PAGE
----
It’s not often that I agree with CLSA’s Mike Mayo, but he’s exactly right when he points out to American Banker that BB&T executives are already getting paid based on ROA and earnings growth targets. If the Susquehanna deal goes well, that success ought to show up in those numbers. Mayo also points out, correctly, that bank executives’ compensation is highly correlated to the bank’s size. Given that, BB&T’s executives are going to get a bump in their comp simply for doing the deal in the first place. That they’ve decided to pay themselves twice is ludicrous.

I don’t usually think of BB&T’s management (unlike those of certain other big banks) as the type to squander shareholder money for its own benefit. You might say that $2.6 million isn’t a lot of money to BB&T. It doesn’t matter. This pay provision is totally indefensible.

What do you think? Let me know!

13 Responses to “From BB&T, A Wrongheaded Payout To Executives”

  1. steve hansel

    I agree completely…hope you’re well.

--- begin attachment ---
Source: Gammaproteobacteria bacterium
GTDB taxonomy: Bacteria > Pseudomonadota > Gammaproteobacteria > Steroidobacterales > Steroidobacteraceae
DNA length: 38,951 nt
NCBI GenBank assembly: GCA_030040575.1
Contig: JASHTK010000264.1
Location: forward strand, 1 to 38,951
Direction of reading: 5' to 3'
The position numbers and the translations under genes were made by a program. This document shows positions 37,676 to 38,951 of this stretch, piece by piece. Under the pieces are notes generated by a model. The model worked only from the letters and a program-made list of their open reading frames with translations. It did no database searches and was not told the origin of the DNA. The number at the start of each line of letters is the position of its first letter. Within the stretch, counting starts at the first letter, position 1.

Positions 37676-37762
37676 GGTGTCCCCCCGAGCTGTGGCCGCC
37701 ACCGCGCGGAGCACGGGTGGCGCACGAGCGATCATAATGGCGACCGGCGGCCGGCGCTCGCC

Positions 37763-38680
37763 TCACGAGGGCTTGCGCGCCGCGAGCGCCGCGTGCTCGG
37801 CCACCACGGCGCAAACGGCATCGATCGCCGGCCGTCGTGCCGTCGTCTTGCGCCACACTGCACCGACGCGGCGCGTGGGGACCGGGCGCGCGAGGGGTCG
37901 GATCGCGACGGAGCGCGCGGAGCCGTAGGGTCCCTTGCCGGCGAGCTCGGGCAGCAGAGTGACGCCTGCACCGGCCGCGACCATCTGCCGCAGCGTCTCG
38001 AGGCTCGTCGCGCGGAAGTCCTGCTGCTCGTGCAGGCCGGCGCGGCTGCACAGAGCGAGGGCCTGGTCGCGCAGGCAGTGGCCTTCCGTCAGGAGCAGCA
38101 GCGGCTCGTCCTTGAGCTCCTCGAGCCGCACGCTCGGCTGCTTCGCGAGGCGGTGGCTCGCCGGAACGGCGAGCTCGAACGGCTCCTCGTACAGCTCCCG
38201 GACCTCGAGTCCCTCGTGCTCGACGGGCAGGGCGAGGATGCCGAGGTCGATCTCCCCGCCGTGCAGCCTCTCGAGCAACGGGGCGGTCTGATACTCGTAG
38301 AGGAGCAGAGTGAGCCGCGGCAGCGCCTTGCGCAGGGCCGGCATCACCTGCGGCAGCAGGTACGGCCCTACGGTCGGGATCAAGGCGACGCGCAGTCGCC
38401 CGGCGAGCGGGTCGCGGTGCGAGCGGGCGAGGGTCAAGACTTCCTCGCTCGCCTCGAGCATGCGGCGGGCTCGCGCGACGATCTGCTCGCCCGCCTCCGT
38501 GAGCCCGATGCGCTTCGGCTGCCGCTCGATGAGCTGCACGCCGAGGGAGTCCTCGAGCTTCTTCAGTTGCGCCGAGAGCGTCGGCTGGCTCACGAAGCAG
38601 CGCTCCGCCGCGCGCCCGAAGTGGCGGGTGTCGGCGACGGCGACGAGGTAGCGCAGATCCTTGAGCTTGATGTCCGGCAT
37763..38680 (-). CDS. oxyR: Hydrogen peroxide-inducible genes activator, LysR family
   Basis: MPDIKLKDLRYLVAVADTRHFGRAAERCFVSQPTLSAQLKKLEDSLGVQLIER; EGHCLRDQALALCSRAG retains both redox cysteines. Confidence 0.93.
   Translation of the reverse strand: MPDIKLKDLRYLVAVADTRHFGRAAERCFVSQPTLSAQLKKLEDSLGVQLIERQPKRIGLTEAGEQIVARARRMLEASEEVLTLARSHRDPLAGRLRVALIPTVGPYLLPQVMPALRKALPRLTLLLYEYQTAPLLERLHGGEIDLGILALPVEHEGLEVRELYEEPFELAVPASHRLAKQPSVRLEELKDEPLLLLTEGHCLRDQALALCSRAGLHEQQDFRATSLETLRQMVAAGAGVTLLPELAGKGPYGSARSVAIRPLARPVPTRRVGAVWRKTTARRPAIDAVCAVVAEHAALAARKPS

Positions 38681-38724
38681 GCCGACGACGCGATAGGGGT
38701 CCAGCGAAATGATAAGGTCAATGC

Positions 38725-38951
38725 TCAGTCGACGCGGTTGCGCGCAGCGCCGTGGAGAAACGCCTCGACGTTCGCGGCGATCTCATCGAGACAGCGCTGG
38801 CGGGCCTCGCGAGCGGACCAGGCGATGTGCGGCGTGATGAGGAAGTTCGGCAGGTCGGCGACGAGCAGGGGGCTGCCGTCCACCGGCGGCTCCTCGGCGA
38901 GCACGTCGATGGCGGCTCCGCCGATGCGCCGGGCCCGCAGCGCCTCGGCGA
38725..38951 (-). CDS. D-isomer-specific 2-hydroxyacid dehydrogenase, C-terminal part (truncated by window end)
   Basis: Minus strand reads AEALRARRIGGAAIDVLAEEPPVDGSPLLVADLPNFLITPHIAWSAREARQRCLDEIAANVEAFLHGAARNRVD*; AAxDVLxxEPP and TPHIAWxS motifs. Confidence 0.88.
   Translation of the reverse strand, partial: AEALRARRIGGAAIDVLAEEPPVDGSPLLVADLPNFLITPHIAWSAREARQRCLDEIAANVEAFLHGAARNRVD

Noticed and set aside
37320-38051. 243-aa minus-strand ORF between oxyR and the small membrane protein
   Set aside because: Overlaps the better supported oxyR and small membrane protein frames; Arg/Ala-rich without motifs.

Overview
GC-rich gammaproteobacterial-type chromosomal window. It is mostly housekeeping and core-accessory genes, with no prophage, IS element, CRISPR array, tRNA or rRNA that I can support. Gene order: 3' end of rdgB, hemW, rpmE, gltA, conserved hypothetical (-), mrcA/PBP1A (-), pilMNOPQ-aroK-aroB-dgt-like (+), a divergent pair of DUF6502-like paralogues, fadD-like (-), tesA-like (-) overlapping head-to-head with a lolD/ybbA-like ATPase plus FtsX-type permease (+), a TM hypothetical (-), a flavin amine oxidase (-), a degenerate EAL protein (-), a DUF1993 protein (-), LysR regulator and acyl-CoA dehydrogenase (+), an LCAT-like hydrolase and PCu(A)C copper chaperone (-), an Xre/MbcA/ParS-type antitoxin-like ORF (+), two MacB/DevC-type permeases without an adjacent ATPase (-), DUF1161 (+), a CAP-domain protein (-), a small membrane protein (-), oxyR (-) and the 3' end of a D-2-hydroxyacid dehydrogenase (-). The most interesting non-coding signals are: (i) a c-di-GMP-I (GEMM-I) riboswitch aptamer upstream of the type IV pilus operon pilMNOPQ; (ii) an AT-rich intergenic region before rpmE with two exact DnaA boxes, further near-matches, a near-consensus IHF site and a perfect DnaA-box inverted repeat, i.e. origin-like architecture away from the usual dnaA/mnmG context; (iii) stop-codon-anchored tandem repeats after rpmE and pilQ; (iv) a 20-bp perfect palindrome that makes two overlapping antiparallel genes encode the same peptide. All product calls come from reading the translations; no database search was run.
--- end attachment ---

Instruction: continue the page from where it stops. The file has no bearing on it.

2. Carter Fowlkes

    Bank execs don’t “pay themselves.” The board does. Your criticism of the situation is valid, but it is the bank board who authorizes these payouts.

  3. Mark

    Well said. And by the way, how exactly does one define “smoothly”? I guess the preferred way for the execs would be to define it after the fact.

    • Dave

      Agree…purely subjective. Should be a up or down shareholder vote for the practice .

  4. Morgan's Mom

    Doesn’t make me want to bank there, for sure! Sounds like you are right on. Who is responsible for this idea, the board? CRazy.

  5. SW Pilgrim

    I’m surprised at the disclosure and I agree with your umbrage. SWP

  6. Cruncher Strongboy CPA

    Simple questions…..

    If it does not go well do they reduce their pay?